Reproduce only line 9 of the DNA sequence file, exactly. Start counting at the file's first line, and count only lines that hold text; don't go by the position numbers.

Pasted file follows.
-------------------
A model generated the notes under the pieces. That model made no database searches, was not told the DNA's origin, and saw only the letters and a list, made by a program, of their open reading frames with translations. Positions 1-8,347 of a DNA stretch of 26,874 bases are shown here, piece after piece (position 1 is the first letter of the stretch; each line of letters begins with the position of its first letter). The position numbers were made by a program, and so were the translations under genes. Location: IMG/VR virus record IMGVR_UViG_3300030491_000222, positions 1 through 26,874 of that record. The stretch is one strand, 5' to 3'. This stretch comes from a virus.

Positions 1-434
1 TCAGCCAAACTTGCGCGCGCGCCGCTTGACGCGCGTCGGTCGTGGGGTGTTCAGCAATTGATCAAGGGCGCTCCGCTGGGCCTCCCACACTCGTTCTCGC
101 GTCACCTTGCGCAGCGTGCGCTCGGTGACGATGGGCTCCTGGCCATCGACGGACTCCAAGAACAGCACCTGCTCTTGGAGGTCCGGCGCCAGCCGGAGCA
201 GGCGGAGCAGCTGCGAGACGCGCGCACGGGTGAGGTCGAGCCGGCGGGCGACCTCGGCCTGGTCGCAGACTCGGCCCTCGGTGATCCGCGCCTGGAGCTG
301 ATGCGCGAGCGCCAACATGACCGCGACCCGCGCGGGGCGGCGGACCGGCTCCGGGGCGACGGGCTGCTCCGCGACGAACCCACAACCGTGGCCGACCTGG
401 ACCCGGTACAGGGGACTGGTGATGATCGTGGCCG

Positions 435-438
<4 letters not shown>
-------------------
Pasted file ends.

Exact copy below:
<4 letters not shown>